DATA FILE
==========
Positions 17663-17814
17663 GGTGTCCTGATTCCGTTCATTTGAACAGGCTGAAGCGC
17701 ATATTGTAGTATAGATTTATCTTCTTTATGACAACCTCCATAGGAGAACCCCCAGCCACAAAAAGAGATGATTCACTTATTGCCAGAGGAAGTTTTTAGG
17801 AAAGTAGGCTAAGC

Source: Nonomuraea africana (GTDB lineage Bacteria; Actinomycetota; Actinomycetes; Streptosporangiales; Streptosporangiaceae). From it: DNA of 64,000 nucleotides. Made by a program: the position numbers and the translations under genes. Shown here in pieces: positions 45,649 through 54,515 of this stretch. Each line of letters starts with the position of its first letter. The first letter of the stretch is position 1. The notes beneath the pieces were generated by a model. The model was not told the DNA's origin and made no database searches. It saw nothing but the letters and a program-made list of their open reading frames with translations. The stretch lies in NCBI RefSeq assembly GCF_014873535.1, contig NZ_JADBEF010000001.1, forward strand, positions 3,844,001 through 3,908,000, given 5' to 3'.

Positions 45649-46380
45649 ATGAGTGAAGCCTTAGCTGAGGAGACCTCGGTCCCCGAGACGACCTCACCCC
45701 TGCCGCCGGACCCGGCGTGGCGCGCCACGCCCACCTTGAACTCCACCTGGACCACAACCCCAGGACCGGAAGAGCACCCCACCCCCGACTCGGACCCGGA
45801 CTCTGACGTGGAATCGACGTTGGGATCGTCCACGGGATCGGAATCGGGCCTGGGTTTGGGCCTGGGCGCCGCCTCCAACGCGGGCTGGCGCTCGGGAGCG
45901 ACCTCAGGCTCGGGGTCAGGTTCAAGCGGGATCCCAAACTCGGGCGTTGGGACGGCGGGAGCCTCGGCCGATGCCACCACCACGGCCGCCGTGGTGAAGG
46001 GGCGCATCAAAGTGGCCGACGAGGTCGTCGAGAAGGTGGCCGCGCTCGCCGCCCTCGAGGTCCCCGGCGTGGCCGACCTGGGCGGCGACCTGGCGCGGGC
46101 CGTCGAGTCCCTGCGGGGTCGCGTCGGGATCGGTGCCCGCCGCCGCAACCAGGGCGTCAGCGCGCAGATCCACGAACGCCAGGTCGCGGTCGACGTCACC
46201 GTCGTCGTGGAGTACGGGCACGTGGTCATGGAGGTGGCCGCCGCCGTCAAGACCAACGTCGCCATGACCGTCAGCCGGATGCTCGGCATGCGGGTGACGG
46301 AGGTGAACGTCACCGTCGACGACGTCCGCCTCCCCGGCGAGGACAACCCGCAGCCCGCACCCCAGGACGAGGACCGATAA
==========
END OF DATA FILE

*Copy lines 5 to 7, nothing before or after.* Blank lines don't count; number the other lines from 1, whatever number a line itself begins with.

Source: Nonomuraea africana (GTDB lineage Bacteria; Actinomycetota; Actinomycetes; Streptosporangiales; Streptosporangiaceae). From it: DNA of 64,000 nucleotides. Made by a program: the position numbers and the translations under genes. Shown here in pieces: positions 45,649 through 54,515 of this stretch. Each line of letters starts with the position of its first letter. The first letter of the stretch is position 1. The notes beneath the pieces were generated by a model. The model was not told the DNA's origin and made no database searches. It saw nothing but the letters and a program-made list of their open reading frames with translations. The stretch lies in NCBI RefSeq assembly GCF_014873535.1, contig NZ_JADBEF010000001.1, forward strand, positions 3,844,001 through 3,908,000, given 5' to 3'.

Positions 45649-46380
45649 ATGAGTGAAGCCTTAGCTGAGGAGACCTCGGTCCCCGAGACGACCTCACCCC